I completely embrace the idea of “[Growing] where you’re planted”. We should do all within our power and creativity to extract the best from every situation, wherever life’s journey takes us.
This expression is however misunderstood by many who have endured hardships, feeling duty-bound and attempting unnecessary and futile heroics in oppressive and unhealthy environments. It’s particularly heart-wrenching when young professionals get caught in such scenarios.
Today, I want to shed some light on this issue through my personal experience, as I believe that for some of us, there comes a point in our careers – having carefully gauged our circumstances – when me must decide to pursue new opportunities in completely new environments.
So please bear with me as I ditch my usual “eloquence” for a more candid, down-to-earth literary style – perhaps more befitting of this blog than anywhere else. But the essence of this piece is my mutual connection with professionals, young and old, the world over, with a deep desire to optimize their skills and professional competencies – which quite frankly for me, have been grossly under-utilized, and even stifled in my home country.
Now don’t be mistaken, I love my country with all my heart. My family lives there, and all those beautiful memories of my childhood were made right there, in my tiny suburban community, just minutes away from everything – schools, beaches, my church, the capital, the tennis courts that I grew up on, you name it. But I cannot help but believe that my present circumstances are no coincidence.
Spreading Your Wings
I have big dreams, very big dreams, and no one knows this more than my family members. So I could only imagine how painful it is for them to look at me everyday in my quest for new opportunities, only to emerge disappointed.
In fact, the most painful part of chasing these seemingly elusive dreams, is the thought of how much it breaks my mother’s heart when she thinks of how gifted her sons are, and how much we struggle for opportunities in our own country. That’s just not right – but that’s how life goes sometimes.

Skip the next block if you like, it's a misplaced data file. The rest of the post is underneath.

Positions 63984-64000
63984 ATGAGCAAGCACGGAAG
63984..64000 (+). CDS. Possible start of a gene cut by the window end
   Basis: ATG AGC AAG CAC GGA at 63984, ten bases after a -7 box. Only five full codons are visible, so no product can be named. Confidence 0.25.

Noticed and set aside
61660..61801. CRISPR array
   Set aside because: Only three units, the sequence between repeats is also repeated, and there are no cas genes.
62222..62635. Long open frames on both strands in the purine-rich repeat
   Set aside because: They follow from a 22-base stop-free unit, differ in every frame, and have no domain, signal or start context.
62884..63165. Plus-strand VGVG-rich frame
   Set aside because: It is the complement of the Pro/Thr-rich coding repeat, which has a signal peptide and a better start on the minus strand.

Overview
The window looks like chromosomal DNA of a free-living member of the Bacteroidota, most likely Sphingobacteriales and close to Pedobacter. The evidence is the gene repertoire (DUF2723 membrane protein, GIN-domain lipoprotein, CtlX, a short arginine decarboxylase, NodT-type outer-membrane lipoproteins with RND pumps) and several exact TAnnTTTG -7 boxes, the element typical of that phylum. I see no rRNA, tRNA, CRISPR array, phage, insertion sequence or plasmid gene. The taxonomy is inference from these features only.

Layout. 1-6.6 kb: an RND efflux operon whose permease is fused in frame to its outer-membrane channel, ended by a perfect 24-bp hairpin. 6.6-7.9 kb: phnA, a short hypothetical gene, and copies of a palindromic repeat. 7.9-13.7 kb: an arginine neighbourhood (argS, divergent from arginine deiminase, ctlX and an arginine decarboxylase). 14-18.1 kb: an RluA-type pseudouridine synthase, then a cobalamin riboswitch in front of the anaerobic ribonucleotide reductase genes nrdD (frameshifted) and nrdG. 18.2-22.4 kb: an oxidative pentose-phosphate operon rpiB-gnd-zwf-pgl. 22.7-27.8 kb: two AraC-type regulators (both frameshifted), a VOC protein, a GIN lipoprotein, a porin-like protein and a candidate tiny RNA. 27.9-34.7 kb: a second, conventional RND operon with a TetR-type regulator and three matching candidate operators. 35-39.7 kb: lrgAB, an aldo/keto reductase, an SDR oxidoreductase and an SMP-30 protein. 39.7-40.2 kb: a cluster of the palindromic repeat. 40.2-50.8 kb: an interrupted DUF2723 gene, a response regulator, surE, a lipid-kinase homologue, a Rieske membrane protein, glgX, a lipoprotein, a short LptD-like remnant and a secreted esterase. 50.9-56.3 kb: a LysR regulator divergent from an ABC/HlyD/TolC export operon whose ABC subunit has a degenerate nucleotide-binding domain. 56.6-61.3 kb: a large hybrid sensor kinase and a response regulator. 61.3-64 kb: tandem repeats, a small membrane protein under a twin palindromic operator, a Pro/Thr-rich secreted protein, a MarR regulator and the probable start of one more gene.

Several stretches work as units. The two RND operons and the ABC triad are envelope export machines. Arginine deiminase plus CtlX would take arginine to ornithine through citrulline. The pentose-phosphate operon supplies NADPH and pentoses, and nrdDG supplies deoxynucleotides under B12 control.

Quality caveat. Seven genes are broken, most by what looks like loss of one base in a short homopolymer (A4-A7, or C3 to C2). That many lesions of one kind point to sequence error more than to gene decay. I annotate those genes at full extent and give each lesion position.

As for me, I have reached my breaking-point in breaking hearts – the hearts of the people dearest to me. The time has indeed come for me to spread my wings and conquer new territory, in search of new opportunities.
Moving to a New City
In my naivety, I would often make these sweeping statements of how I would impact my nation, start new businesses, create employment opportunities and inspire young people, bring about social and political change, and boost the economy; and while I do believe that I have the capacity to achieve all these things, I must also acknowledge that there are many other youths in my home country who share similar dreams.
However, they too recognize how daunting a task it is for political outsiders with limited financial resources to effect change in an extremely polarized political culture – or whatever the specific scenario might be in your country.
I have no doubt that I will someday be able to implement my ideas for the development of St. Vincent & the Grenadines, to which I will give no timelines – I will simply leave it at “someday”; but with limited opportunities for honest upward mobility (in my fields of interest) in my home-country, I have decided to pursue opportunities elsewhere.
I am currently in New York exploring new opportunities – basically trying to get a sense of what the city has to offer along my lines of professional interest. But even when I’m not networking here, something about this city piques my curiosity and inspires creativity. New York is definitely a city for big thinkers with a penchant for hard work.
So don’t be too surprised if within the next month or two, I start checking-in from New York, or some other captivating city. My circumstances totally demand it, and my conscience will not allow me to be comfortable with a life unfulfilled.
I keep asking myself, what are the chances of not finding at least a handful of opportunities as a highly-trained and skilled graduate in a vibrant, diverse, and multi-cultural city?